TABLE 2
Sample Composition (% by weight) MOCON value (g/m2/24 hr)
88% Petrolatum; 10% Dow Corning 9506 169.2
silicone elastomer; 2% silica
100% Petrolatum 0.1

[0130] The results show that the silicone elastomer component provides breathability to the composition.

[0131] As already described herein, the compositions of the invention have rheological properties previously unrecognized as being significant to the performance of compositions transferred from absorbent articles to the skin of wearer's of absorbent articles. The properties of Tangent Delta, softening temperature, elastic modulus and the temperature slope of the elastic modulus curve have been found to be relevant to the ability of the composition to distribute or spread evenly when transferred to the skin and to form a stable film. These properties have been determined for the compositions of the invention and for previously known compositions in order to demonstrate the improvement provided by the compositions of the invention.

[0132] Tangent Delta Measurement Procedure

[0133] The Dynamic Mechanical Analysis (“DMA”, includes elastic modulus, softening temperature and slope measurements) were run on a RSA II Solids Analyzer available from Rheometric Scientific, Piscataway, N.J. The tests were executed in shear mode, by using a “shear sandwich” attachment, having a sample length of 15 mm, a sample width of 15 mm and a sample thickness of 1 mm. To determine the softening temperature (Tsoft) and the slope of the elastic modulus (G′) at temperatures higher than Tsoft, the tests were run under constant strain amplitude oscillations with a frequency of 2 Hz and amplitude 2%. Each DMA test was performed with step intervals over the temperature range from −60° C. to +70° C., with a step of 2° C. and dwell time of 2 seconds per point. The instrument records the temperature changes of the loss modulus (E″), the elastic modulus (E′) and their ratio (Tangent Delta) as a function of the temperature. In order to determine Tangent Delta at low deformation rates, the samples were tested at two predefined temperatures (35° C. and 40° C.) under constant strain amplitude of 1% and frequency of 0.1 Hz. The shear sandwich attachment is the same as that used for the DMA tests.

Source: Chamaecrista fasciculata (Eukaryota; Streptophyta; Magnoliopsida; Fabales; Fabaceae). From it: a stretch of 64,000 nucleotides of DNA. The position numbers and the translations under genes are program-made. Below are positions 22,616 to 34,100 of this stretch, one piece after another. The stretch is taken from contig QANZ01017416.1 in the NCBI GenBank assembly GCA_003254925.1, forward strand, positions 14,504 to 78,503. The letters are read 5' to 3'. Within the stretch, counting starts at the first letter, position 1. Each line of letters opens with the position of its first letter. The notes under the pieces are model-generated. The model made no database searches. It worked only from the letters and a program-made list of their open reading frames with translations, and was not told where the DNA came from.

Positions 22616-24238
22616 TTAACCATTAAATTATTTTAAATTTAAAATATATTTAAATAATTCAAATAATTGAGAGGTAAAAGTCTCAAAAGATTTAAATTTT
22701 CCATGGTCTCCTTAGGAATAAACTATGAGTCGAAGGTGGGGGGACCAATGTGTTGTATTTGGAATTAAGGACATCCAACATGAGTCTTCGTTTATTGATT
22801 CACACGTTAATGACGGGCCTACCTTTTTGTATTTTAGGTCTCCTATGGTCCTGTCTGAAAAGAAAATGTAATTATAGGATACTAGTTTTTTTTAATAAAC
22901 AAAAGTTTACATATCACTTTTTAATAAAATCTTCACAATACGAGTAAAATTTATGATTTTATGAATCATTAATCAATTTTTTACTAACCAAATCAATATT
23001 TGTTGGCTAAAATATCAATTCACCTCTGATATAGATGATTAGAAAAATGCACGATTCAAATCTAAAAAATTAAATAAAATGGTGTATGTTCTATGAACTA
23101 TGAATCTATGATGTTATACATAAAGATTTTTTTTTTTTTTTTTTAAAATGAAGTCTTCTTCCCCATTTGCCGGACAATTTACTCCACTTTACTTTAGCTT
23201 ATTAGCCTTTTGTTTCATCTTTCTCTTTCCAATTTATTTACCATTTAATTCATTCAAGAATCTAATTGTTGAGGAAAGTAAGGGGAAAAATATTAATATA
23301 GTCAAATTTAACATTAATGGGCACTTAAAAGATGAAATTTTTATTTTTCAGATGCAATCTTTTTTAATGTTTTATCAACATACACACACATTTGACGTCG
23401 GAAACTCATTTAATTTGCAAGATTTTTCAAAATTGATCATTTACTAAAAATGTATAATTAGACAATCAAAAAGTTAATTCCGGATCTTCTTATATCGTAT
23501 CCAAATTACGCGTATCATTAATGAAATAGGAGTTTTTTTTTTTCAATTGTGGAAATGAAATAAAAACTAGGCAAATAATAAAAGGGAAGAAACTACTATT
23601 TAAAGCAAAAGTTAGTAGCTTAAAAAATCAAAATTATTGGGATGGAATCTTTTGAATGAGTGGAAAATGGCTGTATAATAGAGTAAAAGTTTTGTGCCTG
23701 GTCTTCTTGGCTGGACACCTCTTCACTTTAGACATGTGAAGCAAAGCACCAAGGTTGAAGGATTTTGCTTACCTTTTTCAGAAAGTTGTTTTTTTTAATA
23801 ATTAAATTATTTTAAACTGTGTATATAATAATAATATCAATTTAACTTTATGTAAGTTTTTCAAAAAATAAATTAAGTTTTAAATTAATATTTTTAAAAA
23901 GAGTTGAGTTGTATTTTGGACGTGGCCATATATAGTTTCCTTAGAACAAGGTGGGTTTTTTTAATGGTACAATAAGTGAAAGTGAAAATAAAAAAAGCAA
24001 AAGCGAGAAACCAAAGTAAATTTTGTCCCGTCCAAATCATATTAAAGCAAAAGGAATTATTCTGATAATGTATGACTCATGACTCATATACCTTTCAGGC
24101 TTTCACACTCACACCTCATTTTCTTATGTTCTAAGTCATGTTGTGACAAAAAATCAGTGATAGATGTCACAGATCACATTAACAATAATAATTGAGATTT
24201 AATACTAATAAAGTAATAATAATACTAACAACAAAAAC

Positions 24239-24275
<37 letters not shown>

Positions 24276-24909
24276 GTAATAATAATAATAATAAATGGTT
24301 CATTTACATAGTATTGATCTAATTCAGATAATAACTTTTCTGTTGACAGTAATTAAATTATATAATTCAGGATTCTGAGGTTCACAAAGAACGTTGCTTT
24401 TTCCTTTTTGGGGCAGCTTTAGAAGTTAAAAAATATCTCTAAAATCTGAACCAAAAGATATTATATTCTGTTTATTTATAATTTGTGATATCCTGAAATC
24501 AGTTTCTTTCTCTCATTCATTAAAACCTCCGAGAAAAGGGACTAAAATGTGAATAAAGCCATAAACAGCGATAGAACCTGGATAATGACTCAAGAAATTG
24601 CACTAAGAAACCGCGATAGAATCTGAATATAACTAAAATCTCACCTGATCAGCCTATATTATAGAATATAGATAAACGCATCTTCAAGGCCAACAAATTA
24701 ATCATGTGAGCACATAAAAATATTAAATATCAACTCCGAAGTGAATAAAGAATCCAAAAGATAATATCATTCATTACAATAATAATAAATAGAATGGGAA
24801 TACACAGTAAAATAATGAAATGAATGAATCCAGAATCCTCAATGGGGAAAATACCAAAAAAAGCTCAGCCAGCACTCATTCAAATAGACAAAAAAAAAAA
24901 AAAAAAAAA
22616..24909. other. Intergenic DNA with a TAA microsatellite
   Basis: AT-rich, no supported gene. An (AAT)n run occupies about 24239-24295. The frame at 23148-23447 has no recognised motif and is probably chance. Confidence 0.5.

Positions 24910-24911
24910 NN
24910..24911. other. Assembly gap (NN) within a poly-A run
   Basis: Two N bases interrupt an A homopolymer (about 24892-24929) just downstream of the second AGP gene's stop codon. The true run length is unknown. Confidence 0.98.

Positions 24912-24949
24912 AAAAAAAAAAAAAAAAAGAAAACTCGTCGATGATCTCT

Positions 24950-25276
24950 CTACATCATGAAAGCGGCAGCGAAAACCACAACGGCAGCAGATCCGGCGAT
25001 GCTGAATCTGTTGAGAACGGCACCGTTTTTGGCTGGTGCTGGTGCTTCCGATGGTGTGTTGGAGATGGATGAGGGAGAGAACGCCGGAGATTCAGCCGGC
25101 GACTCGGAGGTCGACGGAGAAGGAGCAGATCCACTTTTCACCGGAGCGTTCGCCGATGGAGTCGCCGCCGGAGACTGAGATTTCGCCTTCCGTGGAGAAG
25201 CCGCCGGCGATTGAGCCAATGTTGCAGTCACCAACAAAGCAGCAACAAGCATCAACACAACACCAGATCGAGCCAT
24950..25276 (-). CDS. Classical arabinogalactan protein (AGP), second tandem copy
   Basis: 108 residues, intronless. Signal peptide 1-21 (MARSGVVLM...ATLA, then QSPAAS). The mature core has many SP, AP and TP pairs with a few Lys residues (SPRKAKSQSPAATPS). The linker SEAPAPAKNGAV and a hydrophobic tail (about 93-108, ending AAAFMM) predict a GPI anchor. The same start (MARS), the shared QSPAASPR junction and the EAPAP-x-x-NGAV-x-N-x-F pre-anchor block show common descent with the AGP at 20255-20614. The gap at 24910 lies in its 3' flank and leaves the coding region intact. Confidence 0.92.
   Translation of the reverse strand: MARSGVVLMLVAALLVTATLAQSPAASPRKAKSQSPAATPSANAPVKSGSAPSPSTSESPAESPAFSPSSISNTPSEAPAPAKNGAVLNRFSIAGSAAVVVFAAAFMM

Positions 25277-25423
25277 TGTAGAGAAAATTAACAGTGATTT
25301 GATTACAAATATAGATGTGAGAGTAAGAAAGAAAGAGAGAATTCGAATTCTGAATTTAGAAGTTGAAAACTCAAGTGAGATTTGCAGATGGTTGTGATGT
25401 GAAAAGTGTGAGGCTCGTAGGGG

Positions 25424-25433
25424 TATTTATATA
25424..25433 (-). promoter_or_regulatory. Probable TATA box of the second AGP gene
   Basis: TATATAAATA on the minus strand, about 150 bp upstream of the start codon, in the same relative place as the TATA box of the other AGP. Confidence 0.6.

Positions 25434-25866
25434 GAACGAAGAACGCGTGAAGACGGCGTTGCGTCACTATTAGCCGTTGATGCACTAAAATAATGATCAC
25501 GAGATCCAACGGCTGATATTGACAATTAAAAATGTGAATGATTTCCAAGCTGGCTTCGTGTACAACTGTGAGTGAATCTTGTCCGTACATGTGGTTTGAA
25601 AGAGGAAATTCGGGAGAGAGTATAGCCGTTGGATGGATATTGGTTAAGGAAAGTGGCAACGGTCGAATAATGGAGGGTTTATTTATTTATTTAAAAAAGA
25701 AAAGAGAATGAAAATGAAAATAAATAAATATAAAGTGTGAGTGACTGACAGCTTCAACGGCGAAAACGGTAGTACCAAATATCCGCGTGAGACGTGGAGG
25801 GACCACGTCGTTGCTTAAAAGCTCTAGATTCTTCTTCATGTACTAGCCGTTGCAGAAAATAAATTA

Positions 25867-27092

[0134] The DMA tests and Tangent Delta Measurement were made for the compositions identified in Table 3. below. The Tangent Delta, softening temperature and temperature slope are reported for each composition.

TABLE 3
Tangent
Delta
(35° C.-
40° C.) Soft-
Fre- ening
quency/ Temp-
Amplitude erature
Sample Descriptions (0.1 Hertz/ (deg.
(% by weight) 1%) C.) Slope
50% White Petrolatum (White Protopet 1S 1.05* +19 −0.07
obtained from Witco-Crompton)
35% Cetearyl Alcohol (obtained from Glenn
Corp.)
15% Steareth-2 (obtained from ICI Specialty
Chemicals)
(described as Example 5 at Col. 22, lines
1-24 of U.S. Pat. No. 5,643,588 issued
Jul. 1, 1997 to Roe et al.)
60% Snow White Petrolatum (available from 1.2 +27 −0.08